Root Canal Therapy

We know that nobody ever wants to hear that they need a root canal. But we also think that it’s time to shed some light on this misunderstood dental procedure.

People tend to associate root canal therapy with pain, which isn’t actually an accurate assessment. The truth is that while the condition that makes a root canal necessary is quite painful, the procedure itself is no more complicated or uncomfortable than a filling, thanks to improvements in dental technologies and techniques. A root canal will relieve your pain and allows us to save a tooth that might otherwise have to be extracted.

Dr. Aldrich is committed to performing skillful, comfortable, efficient, and successful root canals to relieve your pain, save your tooth, and restore your dental health.

What Is a Root Canal?

It may help to know what exactly a root canal is. The name itself is a little scary and may conjure up some worrisome images.

In fact, the procedure is named after the part of your tooth that it is designed to treat. Inside every tooth, beneath the hard enamel and the softer dentin, is a small chamber that houses the nerve of the tooth. The nerve runs from your jaw into this chamber through a canal in the root of your tooth – the root canal.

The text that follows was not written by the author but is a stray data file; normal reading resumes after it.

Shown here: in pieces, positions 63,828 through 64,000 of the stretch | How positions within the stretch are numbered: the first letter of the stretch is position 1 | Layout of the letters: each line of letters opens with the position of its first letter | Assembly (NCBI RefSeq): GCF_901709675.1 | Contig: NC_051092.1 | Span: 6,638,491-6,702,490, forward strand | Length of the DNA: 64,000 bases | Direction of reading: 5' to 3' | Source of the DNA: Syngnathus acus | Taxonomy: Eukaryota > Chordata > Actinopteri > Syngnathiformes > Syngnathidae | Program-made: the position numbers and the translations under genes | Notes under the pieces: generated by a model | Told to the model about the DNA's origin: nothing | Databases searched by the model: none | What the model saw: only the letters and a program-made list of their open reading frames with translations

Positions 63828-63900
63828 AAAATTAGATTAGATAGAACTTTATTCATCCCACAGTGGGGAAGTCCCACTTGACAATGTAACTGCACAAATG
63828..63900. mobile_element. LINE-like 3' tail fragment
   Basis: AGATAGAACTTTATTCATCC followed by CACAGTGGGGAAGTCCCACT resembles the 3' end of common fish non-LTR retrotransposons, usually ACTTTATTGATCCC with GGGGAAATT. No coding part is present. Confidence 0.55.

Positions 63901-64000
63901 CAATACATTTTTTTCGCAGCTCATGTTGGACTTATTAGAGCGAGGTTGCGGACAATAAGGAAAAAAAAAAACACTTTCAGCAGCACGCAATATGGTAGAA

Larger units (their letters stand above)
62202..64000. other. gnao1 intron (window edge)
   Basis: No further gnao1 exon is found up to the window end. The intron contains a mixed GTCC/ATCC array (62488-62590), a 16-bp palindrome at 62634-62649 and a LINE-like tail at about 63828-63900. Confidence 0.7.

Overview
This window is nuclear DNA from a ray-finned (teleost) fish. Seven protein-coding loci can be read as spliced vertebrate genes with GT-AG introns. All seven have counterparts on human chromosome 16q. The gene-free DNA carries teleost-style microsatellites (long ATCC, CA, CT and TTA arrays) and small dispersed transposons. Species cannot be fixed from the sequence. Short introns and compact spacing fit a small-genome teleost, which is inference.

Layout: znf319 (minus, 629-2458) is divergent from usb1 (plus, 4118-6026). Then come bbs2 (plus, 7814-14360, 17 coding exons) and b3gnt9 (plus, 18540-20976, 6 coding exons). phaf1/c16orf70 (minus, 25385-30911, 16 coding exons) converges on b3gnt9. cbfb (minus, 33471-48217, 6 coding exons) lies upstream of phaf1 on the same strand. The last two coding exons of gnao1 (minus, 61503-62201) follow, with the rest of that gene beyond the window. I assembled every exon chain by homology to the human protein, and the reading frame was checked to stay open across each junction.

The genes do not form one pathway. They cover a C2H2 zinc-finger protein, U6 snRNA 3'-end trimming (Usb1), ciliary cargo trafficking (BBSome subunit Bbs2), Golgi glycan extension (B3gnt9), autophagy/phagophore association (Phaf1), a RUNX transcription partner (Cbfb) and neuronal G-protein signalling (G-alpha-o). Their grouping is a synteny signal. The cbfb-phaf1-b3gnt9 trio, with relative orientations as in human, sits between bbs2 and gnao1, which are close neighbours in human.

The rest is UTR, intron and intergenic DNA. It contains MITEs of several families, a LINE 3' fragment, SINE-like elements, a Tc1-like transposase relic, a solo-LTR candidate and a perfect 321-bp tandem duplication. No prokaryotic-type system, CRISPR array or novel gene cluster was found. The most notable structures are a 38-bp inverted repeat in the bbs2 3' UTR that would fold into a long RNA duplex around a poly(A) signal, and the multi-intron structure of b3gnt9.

If this chamber becomes infected, it directly affects the nerve of your tooth, which is why a tooth infection is so painful. To treat the infection, we need to access the interior of your tooth, clean out the infected material and debris, remove the damaged nerve (which stops the pain), and then seal it up to prevent reinfection. This is the procedure known as the root canal.

When Will the Pain Go Away?

After your root canal is complete, you may experience some discomfort once the anesthetic wears off. This is normal, and it’s left over from your body’s immune response to the infection. Within a day or so, your immune system will get the message that the infection is gone, and the inflammatory response (and associated discomfort) will fade away.

Following your root canal treatment, your tooth may become brittle. This occurs because we had to remove the nerve. We may recommend placing a crown over the tooth – particularly if the tooth handles a lot of chewing – to protect the tooth and prevent it from breaking.

Do I Need a Root Canal?

If you are in pain, please call our Waterloo dental office right away. Pain is a sign that something is wrong, and we will want to perform an examination to identify the source of the pain and treat it. Ignoring the pain is not a good choice. Treating a problem earlier rather than later prevents the problem from getting worse and requiring even more extensive and invasive treatment.